Also known as power rakes, these work well for lawns with thinner thatch layers and healthy grass that can withstand intense raking. Power rakes are commonly used by landscapers to remove loose thatch, allowing air and light to penetrate to the grass roots. They can also be rented or purchased for DIY dethatching.

Dethatching tow-behinds

If you have a large area that needs dethatching and you own a tractor, rider or ATV, a tow-behind dethatcher is ideal. Fitted with sturdy tines, these dethatchers comb through the matted layer of thatch while being towed across your lawn.

Many tow-behinds include an adjustable weight tray for more or less penetration into the soil. Use light weights to skim the soil surface for annual thatch maintenance, or heavier weights to turn your tow-behind into a scarifier to remove dense thatch across a wide area.

Dethatching liquids

A relative newcomer to the dethatching scene, dethatching liquids combine bacteria and enzymes to boost the natural decomposition of the thatch layer. Instead of removing the thatch, you can simply mix a dethatching liquid with water and spray it on your lawn.

Some liquid dethatchers also incorporate lawn fertilizer to combine two jobs into one. There are also DIY liquid dethatchers you can mix at home with ingredients ranging from soap to beer, supposedly formulated to speed thatch decomposition.

It’s not clear how effective dethatching liquids are in reducing or preventing thatch build-up. Opt for a rake or mechanical dethatcher for more effective results.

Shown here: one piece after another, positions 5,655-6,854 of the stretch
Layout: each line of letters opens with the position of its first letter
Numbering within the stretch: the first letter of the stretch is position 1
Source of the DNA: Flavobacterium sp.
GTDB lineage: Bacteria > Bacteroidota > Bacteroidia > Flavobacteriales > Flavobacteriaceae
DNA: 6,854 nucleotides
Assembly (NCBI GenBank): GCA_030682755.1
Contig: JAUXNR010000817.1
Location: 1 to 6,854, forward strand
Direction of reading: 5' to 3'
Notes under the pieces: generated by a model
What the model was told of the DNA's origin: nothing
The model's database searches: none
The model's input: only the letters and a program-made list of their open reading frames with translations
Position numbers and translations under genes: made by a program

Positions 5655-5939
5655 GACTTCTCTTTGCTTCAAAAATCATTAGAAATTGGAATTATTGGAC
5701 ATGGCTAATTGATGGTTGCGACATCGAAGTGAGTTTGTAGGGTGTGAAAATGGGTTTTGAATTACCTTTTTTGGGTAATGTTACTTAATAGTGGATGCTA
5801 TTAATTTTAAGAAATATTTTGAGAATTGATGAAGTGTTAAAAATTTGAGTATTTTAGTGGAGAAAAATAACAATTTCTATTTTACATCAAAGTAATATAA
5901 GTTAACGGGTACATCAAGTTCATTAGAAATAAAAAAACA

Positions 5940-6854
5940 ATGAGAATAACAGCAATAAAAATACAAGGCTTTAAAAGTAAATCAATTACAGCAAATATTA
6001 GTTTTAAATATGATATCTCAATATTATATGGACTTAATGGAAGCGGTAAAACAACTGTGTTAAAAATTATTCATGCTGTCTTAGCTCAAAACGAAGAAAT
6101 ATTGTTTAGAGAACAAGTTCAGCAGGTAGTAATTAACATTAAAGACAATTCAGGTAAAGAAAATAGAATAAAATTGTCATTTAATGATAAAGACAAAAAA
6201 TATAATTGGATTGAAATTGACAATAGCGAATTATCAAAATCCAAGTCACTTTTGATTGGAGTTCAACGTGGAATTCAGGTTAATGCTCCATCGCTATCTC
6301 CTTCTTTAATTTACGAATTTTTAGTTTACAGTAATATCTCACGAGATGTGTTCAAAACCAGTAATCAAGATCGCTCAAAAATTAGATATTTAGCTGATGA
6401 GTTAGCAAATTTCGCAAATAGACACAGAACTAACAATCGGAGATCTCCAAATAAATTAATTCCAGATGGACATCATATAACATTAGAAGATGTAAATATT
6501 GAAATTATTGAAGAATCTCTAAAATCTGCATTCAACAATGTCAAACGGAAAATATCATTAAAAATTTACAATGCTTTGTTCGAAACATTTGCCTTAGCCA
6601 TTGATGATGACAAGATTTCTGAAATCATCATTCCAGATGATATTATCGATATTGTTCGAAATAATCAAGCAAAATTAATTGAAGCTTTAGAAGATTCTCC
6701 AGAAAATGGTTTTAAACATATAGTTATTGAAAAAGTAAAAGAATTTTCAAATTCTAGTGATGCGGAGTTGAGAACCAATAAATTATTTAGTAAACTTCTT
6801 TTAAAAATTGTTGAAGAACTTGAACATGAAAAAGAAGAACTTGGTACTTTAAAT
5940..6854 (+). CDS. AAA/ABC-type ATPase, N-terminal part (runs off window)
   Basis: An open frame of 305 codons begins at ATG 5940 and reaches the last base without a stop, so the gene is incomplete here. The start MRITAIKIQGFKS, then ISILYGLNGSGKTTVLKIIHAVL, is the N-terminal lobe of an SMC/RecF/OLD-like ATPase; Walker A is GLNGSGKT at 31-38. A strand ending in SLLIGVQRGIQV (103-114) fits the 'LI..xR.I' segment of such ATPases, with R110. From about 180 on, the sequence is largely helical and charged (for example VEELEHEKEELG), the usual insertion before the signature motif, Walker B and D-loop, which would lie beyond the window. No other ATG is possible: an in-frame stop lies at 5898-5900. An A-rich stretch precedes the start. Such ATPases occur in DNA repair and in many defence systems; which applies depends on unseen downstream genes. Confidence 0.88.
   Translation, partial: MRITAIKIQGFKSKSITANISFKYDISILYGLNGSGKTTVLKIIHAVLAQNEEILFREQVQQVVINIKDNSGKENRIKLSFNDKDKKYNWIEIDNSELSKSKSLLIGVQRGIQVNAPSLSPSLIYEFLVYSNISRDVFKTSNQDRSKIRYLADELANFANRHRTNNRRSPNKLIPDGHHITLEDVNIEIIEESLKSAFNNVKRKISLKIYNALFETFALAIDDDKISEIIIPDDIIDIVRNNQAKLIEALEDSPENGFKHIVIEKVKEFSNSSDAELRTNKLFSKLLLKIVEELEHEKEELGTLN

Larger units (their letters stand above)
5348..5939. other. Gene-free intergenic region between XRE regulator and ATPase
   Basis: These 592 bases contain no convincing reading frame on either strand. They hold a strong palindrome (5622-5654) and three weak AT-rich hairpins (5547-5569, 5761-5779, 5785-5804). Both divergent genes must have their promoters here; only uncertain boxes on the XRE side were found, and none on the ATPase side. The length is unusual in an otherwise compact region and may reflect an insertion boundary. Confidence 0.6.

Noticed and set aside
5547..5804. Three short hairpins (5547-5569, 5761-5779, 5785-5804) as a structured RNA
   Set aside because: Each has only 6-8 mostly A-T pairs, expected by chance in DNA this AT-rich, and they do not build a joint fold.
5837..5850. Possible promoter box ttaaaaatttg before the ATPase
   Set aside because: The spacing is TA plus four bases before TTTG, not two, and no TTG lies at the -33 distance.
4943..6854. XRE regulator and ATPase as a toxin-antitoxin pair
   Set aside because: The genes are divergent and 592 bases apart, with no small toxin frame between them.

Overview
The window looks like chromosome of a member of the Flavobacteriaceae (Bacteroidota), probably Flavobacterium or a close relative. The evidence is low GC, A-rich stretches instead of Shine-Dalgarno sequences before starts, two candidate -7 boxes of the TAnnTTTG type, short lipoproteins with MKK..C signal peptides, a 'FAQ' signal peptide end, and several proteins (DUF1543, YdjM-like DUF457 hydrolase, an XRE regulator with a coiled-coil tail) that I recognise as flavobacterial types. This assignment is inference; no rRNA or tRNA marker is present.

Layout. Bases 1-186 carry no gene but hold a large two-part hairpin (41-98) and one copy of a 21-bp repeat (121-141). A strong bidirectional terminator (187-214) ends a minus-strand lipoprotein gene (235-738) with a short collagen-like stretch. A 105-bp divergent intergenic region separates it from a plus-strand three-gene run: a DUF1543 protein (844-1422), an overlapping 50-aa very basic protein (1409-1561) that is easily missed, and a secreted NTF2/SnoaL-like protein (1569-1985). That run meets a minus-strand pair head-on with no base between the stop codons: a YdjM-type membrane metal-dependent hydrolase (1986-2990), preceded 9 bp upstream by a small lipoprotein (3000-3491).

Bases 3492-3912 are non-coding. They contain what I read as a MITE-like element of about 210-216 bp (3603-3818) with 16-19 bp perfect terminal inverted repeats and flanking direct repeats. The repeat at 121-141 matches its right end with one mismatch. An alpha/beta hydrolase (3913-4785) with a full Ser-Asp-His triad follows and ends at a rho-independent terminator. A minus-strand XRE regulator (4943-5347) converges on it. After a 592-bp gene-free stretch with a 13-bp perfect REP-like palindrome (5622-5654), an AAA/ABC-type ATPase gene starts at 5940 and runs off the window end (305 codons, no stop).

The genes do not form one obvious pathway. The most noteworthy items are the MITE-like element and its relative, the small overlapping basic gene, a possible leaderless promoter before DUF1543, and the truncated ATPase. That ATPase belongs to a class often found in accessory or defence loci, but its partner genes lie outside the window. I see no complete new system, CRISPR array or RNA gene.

How to Prep for Dethatching Your Lawn

  • Dethatch when your soil is moist but not soggy, so water your lawn thoroughly two days before you plan to dethatch.

  • If you’re using a dethatching machine, be sure to mark any shallow irrigation lines, sprinkler heads or buried utility lines before starting.

  • Mow your lawn to half its normal height before dethatching.

  • If you are renting a dethatching machine, ask the rental agency to adjust the spacing and cutting depth for your grass type. The blades or tines should be set to cut no deeper than 1/2 inch into the soil. And get detailed directions on how to use the machine. Keep in mind dethatching machines can be heavy, so transport it on a truck or large van and enlist a buddy to help you load and unload it.

Tools for Dethatching the Lawn

“Just as in cooking, have all of your tools and materials ready to go before starting,” Mann says. “The machine is going to bring up much more material than you might think. Have a nice big leaf rake to (rake the removed thatch into a row), a good-sized wheelbarrow to transport it and a suitable place to dump it on your property.”

And, Mann adds, “Don’t enter this thatch into the waste stream if at all possible. It doesn’t decompose quickly and we certainly want to be responsible with yard waste.”

Note: Run the dethatching machine over your yard at least three times, in different directions each time. The machine should churn up roughly the same volume of organic debris each time you pass.


Dethatching will probably leave your lawn looking a little worse for wear for a few weeks. Regardless which dethatching method you choose, bolster your lawn immediately with quality fertilizer and a deep watering. Your grass will need some TLC to bounce back as vibrant and resilient as before.

“This is major surgery for your lawn,” Mann says. “There will be a period of time necessary for recovery where you might want to go above and beyond.”

Rebecca Winke
Rebecca Winke moved to Italy from Chicago in 1993 and shortly thereafter took a deep dive into country living by renovating a sprawling medieval stone farmhouse and running it as a B&B for 20 years. Today, she spends her time writing about travel, culture, and food (it's Italy, after all!) for publications like The Telegraph and Italy Magazine, as well as pondering the strange winds that blew an urban vegetarian to a farm in Umbria.